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06-27-2012, 09:55 AM   #1
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Pentax Compact Camera Post Processing Contest #1

The Rules

1. Have Fun!

2. Use any Post Processing Software and techniques.

3. Entries will close on July 30, 2012. Midnight GMT.

4. Maximum image dimensions for entries are 1024x768 pixels

5. Max of 1 image entry per person. Entries may be withdrawn or changed

6. List software used, as well as your method, with your entry so we can all learn.

7. There are no limits or restrictions - make the subject image into whatever you want!
But try not to copy other entries....

8. Contest winner posts the next subject image, sets closing date and judges next competition

9. Have Fun

SUBJECT IMAGE: Sphinx on the Thames Embankment, London.
Typical "tourist shot" but surely it can be improved? Can you turn this into a stunning photo?



If you want to work on the full-sized 12MP image, load the link below into your browser

Sphinx 4000x3000.JPG - Minus

and save the image to disk. Its a 3MB download. Remember to down-size to 1024 x 768 to submit your entry.

Have fun!

06-27-2012, 11:27 AM - 1 Like   #2
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Nice idea Anton!

I'm far from a photoshop wizard - I don't even have it but I thought I'd give it a try.

Strangely enough, I came up with a B&W conversion.

Imported in LR and opened in Silver Efex.
Starting from a preset, I added some contrast and a red filter.
Then I used a film emulation Kodak Plus-X 125PX Pro.
Added slight Sepia toning.
Cropped in LR, added some clarity and vibrance and lifted the black clippings.
I left the face of the sphinx somewhat shaded to preserve the mystery

Actually, I had some variants but I picked this one.





Almost a square crop. To be on the safe side, I set the short side to 768 rather than the long side to 1024
06-27-2012, 11:45 AM   #3
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That's really nice Bart. Somehow the tones seem "richer" and the details seem sharper.

I used to shoot a lot of black and white in my early film days when Tri-X was "the" film to use, but since going digital I just seem to leave everything in color.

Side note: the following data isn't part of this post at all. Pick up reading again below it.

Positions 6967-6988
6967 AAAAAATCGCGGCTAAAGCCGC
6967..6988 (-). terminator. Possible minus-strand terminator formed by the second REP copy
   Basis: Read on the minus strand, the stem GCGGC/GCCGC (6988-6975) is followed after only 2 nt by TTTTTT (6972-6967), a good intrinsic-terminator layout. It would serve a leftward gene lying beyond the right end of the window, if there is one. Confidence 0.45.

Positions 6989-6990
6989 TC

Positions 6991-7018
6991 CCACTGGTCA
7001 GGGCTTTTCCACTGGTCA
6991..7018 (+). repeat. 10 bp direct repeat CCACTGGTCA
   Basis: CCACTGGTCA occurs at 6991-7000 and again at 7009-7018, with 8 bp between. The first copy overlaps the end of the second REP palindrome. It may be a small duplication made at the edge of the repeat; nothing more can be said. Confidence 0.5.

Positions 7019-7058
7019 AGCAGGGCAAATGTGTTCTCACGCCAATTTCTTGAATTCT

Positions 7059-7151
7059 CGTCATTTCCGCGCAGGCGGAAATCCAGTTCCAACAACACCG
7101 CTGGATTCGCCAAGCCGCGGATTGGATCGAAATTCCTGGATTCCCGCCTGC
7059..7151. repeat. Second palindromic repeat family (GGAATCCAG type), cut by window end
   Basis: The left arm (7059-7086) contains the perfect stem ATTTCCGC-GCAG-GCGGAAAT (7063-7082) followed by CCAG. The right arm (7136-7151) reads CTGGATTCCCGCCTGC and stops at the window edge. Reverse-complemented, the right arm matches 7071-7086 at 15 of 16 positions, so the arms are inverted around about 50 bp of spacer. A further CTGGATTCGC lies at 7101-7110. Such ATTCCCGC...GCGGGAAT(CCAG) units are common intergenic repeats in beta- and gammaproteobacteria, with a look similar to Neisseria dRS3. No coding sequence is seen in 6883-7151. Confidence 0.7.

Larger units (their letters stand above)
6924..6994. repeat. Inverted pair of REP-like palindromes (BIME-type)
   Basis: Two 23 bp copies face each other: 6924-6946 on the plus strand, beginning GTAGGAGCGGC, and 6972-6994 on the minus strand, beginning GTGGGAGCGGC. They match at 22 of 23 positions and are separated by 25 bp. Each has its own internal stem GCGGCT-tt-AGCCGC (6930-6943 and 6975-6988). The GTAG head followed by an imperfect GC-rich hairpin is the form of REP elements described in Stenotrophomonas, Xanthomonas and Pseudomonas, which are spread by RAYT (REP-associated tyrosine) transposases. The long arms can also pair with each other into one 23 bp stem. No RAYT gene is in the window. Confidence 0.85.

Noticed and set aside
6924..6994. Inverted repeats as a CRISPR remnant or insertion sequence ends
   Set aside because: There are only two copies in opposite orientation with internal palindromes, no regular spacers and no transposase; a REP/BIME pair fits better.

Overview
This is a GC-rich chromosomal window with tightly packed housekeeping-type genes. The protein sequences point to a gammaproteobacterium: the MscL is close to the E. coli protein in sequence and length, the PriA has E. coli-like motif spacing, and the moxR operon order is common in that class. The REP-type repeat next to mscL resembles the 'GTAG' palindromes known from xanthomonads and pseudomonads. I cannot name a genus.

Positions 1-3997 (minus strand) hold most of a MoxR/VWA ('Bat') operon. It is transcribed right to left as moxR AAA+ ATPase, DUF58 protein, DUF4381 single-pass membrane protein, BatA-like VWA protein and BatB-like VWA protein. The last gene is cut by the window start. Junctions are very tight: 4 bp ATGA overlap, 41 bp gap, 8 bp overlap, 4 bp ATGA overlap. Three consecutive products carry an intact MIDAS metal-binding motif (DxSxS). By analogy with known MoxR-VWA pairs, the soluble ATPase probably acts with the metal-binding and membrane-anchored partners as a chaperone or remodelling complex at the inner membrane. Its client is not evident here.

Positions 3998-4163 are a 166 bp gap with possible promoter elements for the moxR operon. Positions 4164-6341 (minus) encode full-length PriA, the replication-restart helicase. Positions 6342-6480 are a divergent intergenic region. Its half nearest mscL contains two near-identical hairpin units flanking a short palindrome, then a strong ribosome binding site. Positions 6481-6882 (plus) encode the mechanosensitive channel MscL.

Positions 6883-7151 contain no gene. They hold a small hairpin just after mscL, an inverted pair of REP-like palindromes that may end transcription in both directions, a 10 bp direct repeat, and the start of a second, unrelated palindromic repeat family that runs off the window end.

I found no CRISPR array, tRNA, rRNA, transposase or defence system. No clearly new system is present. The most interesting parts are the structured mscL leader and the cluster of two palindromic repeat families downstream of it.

After seeing this I guess I need to have a re-think.
06-27-2012, 12:27 PM   #4
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Thank you, Anton! Appreciated!

QuoteOriginally posted by Anton Magus Quote
... I guess I need to have a re-think.
Definitely worth looking into. Luckily most of the programs like Silver Efex, Topaz B&W, DxO filmpack come in trial versions and are pretty intuitive.

06-27-2012, 01:17 PM - 1 Like   #5
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Liked the bnw treatment Bart did also. Heres my take. Run thru Nik Silver Efex and then a tiltshift camera phone program with contrast and brightness adjusted

Last edited by ivoire; 01-22-2013 at 05:48 AM.
06-27-2012, 01:42 PM   #6
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Amazing - although you and Bart both converted to B&W the images are so totally different.
You have managed to recover a lot of detail that was lost in the shadows, but the highlights are not blown out either.
The stonework also has a gritty texture which seems to suit the image.
Overall I think it increases the interest factor in the subject. Very nice entry and thanks Ivoire.
06-27-2012, 02:13 PM   #7
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QuoteOriginally posted by Anton Magus Quote
Amazing - although you and Bart both converted to B&W the images are so totally different.